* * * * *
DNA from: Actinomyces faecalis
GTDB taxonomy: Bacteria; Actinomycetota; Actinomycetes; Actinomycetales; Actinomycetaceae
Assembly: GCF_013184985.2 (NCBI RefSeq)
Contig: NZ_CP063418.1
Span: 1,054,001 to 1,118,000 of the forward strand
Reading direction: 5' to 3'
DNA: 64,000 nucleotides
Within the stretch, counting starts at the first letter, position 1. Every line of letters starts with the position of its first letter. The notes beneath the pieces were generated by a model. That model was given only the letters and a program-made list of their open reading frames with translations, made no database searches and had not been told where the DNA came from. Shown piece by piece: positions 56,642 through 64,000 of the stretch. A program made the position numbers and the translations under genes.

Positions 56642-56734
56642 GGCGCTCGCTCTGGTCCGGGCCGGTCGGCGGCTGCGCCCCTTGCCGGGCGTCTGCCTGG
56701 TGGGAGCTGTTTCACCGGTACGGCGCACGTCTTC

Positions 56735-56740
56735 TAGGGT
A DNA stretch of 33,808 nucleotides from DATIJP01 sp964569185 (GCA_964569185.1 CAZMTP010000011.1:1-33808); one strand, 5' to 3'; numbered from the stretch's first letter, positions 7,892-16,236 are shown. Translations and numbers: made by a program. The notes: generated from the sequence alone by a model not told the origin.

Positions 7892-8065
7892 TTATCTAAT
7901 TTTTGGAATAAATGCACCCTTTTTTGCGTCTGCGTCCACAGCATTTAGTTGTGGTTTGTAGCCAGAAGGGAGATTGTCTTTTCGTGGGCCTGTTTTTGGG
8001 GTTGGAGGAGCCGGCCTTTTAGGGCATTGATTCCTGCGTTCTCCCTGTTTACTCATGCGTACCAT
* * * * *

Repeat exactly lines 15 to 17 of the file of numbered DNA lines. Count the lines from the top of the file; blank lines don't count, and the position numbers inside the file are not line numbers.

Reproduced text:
Positions 7892-8065
7892 TTATCTAAT
7901 TTTTGGAATAAATGCACCCTTTTTTGCGTCTGCGTCCACAGCATTTAGTTGTGGTTTGTAGCCAGAAGGGAGATTGTCTTTTCGTGGGCCTGTTTTTGGG